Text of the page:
2884 - Over the Canyon and Through the Desert: The Construction of Aqueducts in New Spain

The landscape of Mexico contains numerous physical constructions dating to the colonial era. Churches, palaces, and government buildings, for which a fair amount of documentary materials remain, were designed by trained architects and built by skilled craftsman. Docks, roads, bridges, and water control systems, for which little documentation remains, were designed by individuals with little formal education in architecture, constructed by workers with varying degrees of skills who were overseen by persons whose knowledge of engineering was rudimentary. This paper focuses on one such type of feature, aqueducts constructed to transport water across canyons, or low-lying areas. A contribution of the Bridging Troubled Waters Project (a long-term study of the transfer and hybridization of technological knowledge of water control from Renaissance Spain to Viceregal Mexico), this presentation incorporates maps and photographs of various aqueducts from across Mexico, AD 1540-1800. Findings reflect fifteen years of fieldwork rooted in the traditions historical geography, geoarchaeology, and landscape studies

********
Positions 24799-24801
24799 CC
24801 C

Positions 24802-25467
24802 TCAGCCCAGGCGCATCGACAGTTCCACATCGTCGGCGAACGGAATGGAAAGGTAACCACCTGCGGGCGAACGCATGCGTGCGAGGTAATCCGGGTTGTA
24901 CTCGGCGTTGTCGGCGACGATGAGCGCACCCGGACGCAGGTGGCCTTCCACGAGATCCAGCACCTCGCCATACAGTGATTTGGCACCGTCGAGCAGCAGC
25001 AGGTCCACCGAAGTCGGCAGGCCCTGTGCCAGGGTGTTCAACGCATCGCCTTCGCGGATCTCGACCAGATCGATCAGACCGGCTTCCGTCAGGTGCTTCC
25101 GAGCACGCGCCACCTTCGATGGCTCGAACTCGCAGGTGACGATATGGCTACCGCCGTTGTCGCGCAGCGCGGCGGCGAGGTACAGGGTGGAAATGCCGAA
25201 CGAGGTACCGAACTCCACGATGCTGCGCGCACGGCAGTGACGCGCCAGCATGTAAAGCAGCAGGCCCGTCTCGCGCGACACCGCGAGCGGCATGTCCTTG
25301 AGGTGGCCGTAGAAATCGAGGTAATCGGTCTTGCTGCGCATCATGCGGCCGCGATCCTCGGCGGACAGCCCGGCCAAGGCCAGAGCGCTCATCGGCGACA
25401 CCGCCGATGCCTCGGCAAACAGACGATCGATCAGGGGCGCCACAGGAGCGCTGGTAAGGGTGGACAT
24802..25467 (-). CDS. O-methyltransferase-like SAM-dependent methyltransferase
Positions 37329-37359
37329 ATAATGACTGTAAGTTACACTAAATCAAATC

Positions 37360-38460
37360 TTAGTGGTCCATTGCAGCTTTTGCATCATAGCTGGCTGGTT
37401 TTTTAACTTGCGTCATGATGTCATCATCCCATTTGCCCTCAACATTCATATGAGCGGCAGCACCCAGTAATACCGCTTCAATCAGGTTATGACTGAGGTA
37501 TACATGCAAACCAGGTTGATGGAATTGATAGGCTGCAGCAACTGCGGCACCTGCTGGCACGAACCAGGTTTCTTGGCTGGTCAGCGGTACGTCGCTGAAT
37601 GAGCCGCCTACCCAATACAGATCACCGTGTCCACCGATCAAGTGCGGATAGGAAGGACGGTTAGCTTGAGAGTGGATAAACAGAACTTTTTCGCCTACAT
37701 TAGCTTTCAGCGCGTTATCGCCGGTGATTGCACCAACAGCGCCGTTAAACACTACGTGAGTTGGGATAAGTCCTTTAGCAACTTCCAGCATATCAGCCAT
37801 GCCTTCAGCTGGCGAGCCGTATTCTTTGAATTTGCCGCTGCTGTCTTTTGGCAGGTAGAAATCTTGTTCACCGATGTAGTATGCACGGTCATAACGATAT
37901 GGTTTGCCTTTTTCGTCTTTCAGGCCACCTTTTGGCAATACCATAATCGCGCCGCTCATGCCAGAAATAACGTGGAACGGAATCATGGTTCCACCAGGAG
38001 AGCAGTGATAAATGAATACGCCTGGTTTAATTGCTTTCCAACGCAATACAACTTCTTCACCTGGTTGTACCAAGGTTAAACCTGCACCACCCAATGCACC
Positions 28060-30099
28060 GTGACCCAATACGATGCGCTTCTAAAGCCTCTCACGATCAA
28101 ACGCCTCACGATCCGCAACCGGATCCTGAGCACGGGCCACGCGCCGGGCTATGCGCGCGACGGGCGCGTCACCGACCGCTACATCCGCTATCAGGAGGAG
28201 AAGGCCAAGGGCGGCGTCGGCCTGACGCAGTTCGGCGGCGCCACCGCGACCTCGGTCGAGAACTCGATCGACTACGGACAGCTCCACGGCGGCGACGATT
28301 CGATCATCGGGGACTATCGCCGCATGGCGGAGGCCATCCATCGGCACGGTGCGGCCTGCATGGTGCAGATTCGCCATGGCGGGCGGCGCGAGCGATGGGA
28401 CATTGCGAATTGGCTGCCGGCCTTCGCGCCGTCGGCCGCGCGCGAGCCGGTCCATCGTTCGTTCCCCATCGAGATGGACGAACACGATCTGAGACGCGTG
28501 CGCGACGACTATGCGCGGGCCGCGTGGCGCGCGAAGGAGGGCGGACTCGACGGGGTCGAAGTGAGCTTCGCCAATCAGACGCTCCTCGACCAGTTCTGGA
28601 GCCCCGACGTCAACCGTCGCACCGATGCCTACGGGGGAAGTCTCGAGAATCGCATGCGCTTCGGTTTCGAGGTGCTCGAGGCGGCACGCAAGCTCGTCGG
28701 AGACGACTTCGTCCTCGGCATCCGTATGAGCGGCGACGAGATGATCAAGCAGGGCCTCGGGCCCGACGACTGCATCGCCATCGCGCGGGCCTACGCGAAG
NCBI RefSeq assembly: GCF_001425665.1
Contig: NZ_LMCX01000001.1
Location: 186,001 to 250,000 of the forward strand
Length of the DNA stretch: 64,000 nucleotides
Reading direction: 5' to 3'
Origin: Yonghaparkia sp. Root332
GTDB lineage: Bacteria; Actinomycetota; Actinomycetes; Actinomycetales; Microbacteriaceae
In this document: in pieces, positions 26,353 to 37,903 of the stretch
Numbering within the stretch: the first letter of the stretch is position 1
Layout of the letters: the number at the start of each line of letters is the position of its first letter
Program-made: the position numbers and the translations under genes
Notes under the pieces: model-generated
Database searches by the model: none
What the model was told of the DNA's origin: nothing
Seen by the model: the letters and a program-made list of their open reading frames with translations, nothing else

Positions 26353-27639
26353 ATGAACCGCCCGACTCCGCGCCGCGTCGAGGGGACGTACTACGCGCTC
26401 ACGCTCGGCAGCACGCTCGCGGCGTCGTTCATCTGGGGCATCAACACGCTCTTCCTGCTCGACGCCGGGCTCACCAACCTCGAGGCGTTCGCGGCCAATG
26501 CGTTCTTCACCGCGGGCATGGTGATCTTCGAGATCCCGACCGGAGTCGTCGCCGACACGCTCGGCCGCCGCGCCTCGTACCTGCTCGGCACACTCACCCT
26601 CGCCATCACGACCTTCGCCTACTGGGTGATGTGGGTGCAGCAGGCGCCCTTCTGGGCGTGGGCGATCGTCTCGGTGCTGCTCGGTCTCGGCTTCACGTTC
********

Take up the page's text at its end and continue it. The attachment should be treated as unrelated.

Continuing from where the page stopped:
Palabras claves: Aqueducts, landscapes, Mexico

Autores: Doolittle, William E (University of Texas, Ud States of Am / USA)


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